Great Dividing Range

Great Dividing Range

Great Dividing Range, crest line of the Eastern Highlands of Australia. For the most part it separates rivers draining into the Pacific Ocean from those flowing into the Indian Ocean and the Arafura Sea.
or Great Divide

Main watershed of eastern Australia. It consists of a series of plateaus and mountain ranges roughly paralleling the coasts of Queensland, New South Wales, and Victoria that stretches for some 2,300 mi (3,700 km). Beginning in the north on the Cape York Peninsula, Queen., the range heads generally south to become the Australian Alps near the New South Wales–Victoria border. The range bends west in Victoria, ending in the Grampians, while a southern spur emerges from the Bass Strait to form the central uplands of Tasmania. First traversed by Europeans moving into the Australian Outback in 1813, the region is now important for agriculture, lumbering, and mining, and its national parks and other natural areas are major tourist attractions.

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The Great Dividing Range, also known as the Eastern Highlands, is Australia's most substantial mountain range. The range stretches more than 3500km from the northeastern tip of Queensland, running the entire length of the eastern coastline through New South Wales, then into Victoria and turning west, before finally fading into the central plain at the Grampians in western Victoria.

Sharp rises between the coastal lowlands and the eastern uplands has affected Australia's climate, mainly due to orographic precipitation, and these areas of highest relief have revealed impressive gorge country.

Terminology

The Great Dividing Range does not consist of a single mountain range. It consists of a complex of mountain ranges, plateaus, upland areas and escarpments with an ancient and complex geological history. The physiographic division name for the landmass is called the East Australian Cordillera.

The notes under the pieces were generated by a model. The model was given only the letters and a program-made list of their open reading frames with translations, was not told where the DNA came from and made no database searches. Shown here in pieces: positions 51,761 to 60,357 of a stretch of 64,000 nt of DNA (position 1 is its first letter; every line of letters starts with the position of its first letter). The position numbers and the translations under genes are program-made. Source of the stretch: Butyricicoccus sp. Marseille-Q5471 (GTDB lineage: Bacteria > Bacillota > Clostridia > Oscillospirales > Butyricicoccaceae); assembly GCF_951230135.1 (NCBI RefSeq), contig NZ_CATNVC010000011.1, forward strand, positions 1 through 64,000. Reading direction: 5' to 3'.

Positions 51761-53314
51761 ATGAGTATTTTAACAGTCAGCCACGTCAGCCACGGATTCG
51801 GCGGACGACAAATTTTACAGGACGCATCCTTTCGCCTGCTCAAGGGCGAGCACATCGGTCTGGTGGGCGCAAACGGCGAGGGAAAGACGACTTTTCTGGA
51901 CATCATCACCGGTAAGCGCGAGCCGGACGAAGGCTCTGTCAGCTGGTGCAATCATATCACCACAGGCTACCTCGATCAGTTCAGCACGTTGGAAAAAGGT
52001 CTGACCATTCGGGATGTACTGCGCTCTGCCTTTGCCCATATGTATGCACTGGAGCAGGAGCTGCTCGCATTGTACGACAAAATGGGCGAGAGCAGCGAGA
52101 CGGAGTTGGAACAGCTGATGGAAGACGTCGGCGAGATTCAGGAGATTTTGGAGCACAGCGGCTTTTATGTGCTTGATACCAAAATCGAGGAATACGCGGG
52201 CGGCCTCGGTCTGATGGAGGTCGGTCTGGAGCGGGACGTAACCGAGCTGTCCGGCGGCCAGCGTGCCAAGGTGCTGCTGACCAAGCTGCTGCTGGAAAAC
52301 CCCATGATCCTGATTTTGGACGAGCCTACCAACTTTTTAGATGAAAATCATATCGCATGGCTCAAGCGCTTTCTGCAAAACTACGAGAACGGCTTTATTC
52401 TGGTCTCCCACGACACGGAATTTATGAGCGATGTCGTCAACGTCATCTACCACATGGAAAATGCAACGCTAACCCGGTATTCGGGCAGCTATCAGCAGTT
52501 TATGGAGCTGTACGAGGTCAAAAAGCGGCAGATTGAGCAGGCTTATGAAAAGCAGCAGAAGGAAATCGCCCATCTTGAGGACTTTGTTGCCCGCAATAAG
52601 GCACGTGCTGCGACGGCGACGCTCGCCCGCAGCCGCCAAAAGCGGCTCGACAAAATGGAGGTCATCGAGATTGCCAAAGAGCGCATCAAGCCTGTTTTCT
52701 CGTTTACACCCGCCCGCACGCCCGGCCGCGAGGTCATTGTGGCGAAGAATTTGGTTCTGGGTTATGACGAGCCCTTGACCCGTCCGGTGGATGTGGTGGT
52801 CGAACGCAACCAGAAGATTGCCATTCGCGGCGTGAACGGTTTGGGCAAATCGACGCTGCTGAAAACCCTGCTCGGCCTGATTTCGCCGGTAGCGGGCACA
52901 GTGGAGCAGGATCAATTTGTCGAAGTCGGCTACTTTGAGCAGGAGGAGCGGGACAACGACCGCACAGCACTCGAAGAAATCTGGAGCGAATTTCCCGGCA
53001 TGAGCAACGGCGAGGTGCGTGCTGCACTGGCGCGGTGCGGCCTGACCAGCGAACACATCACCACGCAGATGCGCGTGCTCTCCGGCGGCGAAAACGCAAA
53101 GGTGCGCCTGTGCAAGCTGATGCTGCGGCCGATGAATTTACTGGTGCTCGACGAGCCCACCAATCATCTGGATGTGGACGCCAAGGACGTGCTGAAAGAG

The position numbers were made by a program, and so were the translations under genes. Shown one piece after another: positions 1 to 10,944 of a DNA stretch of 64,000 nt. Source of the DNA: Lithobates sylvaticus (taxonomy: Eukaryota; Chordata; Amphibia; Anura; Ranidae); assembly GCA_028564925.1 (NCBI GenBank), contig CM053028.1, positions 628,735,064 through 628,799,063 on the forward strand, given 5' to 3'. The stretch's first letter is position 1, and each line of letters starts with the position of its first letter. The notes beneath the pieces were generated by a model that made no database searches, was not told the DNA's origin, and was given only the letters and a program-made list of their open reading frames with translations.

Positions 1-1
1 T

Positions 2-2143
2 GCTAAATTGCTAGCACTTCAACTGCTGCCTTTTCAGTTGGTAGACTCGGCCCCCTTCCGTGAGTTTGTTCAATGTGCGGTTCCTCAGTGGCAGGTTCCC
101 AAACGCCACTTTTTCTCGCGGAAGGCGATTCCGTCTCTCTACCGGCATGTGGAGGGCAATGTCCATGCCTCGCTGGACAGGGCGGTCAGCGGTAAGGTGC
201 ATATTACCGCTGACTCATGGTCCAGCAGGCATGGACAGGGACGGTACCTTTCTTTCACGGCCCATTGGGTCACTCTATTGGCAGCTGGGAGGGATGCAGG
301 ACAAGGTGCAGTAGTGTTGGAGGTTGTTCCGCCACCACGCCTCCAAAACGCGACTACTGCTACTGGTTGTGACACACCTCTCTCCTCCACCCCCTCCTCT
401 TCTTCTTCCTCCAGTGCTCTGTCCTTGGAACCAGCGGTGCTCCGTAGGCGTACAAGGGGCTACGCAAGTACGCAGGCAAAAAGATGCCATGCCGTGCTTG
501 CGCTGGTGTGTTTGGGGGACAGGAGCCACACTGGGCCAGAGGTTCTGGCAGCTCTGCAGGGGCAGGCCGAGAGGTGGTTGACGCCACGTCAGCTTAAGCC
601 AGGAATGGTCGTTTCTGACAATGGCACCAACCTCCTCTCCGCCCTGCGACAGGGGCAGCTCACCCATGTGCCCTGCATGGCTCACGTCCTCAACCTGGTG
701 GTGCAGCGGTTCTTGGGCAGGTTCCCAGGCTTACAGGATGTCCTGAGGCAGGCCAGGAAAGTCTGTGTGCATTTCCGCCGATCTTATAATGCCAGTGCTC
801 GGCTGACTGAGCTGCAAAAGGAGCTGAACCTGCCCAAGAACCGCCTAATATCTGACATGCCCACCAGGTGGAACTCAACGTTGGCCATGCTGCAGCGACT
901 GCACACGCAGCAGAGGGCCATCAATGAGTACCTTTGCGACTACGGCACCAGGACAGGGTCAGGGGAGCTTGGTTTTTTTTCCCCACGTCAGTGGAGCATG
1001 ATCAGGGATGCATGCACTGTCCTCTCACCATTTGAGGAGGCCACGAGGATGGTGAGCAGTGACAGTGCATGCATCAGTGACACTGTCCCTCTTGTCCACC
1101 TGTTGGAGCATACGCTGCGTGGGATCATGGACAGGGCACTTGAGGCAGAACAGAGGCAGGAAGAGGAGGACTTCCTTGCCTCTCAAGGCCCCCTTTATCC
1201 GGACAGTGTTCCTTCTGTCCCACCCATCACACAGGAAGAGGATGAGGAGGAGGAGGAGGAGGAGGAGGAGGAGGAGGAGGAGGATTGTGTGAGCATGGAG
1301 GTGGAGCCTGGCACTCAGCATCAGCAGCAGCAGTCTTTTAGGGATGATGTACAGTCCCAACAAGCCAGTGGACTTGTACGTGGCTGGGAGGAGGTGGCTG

The crest of the range is defined by the watershed or boundary between the drainage basins of rivers which drain directly eastward into the Pacific Ocean, and those rivers which drain into the Murray-Darling River system towards the west. In the north, the rivers on the west side of the range drain towards the Gulf of Carpentaria.

It should be noted that the higher and more rugged parts of the "range" do not necessarily form part of the crest of the range, but may be branches and offshoots from it. The term "Great Dividing Range" may refer specifically to the watershed crest of the range, or to the entire upland complex including all of the hills and mountains between the east coast of Australia and the central plains and lowlands. Notable ranges and other features which form part of the range complex have their own distinctive names.

History

The ranges were originally home to Australian Aboriginal tribes. Evidence remains in some places of their occupation by decorated caves, campsites and trails used to travel between the coastal and inland regions.